For scientists and researchers working on transboundary issues across the Hindu Kush Himalayan region, finding data that does not stop at borders can be a challenge. This is also true for those working on water and livelihood-related projects in the Koshi River basin, a region that covers parts of China, India, and Nepal. From the beginning of ICIMOD’s Koshi Basin Programme, a goal was to create a knowledge base that incorporates data generated by the programme and its partners, one that promotes information sharing and takes into account the perspective of the entire basin, beyond the confines of borders.
The result of this effort is the Koshi Basin Information System (KBIS), a web-based platform that launched in June 2014 and currently sees more than 200 unique visits per month. The system brings together a wide range of upto-date information on climate change and variability, water and agriculture, socioeconomic dynamics, and disaster through satellite maps and vector imaging, tables, and graphs. The compiled information includes data from ICIMOD publications, partner-provided field and monitoring data, and data from open sources such as the US Geological Survey, the National Oceanic and Atmospheric Administration, Nepal’s Department of Hydrology and Meteorology, and more.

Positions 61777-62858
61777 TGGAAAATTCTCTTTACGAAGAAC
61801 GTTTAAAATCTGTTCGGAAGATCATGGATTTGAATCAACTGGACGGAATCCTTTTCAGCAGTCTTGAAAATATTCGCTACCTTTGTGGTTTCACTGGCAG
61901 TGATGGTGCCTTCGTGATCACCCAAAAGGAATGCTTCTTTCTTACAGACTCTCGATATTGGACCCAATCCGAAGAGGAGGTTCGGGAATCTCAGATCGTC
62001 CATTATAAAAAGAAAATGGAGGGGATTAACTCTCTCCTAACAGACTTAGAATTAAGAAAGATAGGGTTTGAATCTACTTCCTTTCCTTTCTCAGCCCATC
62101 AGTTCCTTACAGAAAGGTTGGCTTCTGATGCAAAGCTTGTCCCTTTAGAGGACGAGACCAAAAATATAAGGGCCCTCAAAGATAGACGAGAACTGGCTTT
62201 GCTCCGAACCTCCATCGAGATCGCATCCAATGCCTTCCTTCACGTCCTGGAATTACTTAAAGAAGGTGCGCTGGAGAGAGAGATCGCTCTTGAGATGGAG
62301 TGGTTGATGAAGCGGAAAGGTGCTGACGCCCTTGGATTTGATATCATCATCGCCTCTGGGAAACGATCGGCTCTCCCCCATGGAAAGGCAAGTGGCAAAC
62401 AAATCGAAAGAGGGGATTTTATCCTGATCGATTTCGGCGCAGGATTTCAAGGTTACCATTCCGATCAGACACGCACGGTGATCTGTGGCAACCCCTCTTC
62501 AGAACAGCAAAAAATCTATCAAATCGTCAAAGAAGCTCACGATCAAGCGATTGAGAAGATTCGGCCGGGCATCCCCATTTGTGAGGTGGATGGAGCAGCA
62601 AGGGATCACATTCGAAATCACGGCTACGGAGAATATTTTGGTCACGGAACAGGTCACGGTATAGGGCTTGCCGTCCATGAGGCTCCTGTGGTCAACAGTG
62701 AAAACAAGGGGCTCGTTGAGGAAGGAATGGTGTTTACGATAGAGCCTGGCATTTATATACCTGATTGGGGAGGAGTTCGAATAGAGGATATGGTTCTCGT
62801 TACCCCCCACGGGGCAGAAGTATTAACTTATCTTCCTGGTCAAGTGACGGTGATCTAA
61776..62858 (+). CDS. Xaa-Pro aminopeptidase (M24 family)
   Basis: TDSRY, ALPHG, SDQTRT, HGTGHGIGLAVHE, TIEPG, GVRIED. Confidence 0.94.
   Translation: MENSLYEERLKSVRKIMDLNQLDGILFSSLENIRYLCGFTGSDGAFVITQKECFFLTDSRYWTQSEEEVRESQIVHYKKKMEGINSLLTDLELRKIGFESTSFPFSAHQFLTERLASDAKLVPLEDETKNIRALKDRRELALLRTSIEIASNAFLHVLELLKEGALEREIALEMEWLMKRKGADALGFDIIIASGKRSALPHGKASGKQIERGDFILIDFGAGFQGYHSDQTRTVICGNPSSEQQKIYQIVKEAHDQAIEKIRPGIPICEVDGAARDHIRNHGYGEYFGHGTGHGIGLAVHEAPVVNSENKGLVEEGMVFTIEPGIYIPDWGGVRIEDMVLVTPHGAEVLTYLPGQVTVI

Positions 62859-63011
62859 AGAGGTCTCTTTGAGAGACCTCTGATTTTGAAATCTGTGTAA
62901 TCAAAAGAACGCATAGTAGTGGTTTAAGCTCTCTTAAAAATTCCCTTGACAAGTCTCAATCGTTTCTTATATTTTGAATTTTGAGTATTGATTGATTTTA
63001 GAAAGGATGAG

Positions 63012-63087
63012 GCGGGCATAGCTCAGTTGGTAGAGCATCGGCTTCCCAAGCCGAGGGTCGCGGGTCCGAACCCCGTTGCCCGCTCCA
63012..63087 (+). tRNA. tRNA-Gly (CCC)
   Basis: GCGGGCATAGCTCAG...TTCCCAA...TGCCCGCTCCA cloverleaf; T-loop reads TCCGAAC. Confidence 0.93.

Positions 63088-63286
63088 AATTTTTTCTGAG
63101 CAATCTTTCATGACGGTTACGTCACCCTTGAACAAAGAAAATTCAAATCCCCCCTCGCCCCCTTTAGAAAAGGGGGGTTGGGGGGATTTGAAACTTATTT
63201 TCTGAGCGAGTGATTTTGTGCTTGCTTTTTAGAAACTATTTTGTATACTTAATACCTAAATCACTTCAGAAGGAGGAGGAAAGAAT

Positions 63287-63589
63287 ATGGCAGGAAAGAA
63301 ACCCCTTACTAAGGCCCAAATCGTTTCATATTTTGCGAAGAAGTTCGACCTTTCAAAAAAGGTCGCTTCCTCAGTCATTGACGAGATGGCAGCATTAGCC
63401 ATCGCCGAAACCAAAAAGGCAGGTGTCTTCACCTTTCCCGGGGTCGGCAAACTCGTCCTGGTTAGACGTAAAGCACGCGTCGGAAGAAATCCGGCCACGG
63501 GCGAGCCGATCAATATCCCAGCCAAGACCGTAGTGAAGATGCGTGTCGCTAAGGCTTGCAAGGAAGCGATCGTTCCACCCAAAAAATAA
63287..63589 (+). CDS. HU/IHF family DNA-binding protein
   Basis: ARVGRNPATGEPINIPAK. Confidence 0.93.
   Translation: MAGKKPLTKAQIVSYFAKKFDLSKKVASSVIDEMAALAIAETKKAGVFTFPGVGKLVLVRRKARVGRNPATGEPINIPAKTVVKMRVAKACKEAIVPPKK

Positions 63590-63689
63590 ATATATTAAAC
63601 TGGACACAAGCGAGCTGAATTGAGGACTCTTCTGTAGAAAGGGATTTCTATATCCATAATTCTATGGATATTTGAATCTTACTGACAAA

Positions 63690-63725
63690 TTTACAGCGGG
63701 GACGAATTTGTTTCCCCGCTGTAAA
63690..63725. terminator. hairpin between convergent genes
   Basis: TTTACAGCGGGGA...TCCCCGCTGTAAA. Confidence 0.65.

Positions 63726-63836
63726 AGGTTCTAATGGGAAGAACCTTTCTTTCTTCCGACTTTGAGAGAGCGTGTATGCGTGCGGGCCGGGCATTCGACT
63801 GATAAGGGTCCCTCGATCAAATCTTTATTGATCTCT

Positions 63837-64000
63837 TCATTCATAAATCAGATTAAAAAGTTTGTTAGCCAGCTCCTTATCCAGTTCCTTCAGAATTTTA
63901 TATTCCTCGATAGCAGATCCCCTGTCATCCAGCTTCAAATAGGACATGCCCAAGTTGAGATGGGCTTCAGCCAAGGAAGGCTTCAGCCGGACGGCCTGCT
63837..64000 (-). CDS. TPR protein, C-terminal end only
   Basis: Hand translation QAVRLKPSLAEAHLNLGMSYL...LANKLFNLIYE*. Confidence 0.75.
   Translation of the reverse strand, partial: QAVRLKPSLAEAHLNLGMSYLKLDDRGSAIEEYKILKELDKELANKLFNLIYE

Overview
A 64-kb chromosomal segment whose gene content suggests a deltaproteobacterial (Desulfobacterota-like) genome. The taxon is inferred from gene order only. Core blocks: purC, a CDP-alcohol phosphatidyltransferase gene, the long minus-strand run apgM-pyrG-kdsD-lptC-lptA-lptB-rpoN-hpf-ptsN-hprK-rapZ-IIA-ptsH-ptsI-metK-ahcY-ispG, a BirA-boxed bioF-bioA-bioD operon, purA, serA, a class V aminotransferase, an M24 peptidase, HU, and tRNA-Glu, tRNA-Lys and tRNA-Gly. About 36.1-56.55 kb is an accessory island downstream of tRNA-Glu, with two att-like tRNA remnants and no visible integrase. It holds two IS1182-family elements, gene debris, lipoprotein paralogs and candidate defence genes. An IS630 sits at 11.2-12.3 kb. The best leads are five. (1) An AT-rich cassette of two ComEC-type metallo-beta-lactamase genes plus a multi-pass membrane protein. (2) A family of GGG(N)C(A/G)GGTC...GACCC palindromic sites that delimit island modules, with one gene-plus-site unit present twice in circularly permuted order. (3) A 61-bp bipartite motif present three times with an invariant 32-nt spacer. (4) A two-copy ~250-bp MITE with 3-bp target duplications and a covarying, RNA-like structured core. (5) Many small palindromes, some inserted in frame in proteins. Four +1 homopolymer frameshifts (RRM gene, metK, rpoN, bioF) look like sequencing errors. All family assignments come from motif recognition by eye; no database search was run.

Unlike many other resources available, KBIS allows researchers to choose a combination of different parameters – for instance, the percentage of irrigated land with the amount of annual soil loss. These parameters are then mapped over each other, a feature meant to aid in innovative analysis and new ways of seeing.
“The KBIS is a wonderful set up”, said Rajiv Sinha, head of the Department of Earth Sciences at the Indian Institute of Technology in the Indian state of Uttar Pradesh. “We have used it to look at data related to our project such as rainfall, land use and land cover, and drainage maps.” He is currently partnering with the Koshi Basin Programme for a transboundary research project on sediment in the Koshi basin and its relationship with rivers and floods, and has made active use of the information provided by KBIS.
Other partners, too, have found that the system aids them in their Koshi-related work. Hu Guisheng and Jiang Liguang, both researchers at the Chinese Academy of Sciences, noted that KBIS has helped them to get basic data about the Koshi basin and to compare data with other available sources.
The aim of this platform is to make Koshi-related information available not just to the programme’s partners, but to the wider public as well. With this in mind, the platform developers created a mobile app that allows users to access KBIS from anywhere, including the field. The app was launched in the summer of 2015, and brings the best features of KBIS and its related components to mobile phones, including a daily-updated regional flood outlook that gives vital information on the condition of the region’s rivers. The hope is that the platform will continue to improve based on user feedback, and become an important resource for anyone who is looking for, up-to-date, reliable, scientific information on the Koshi basin.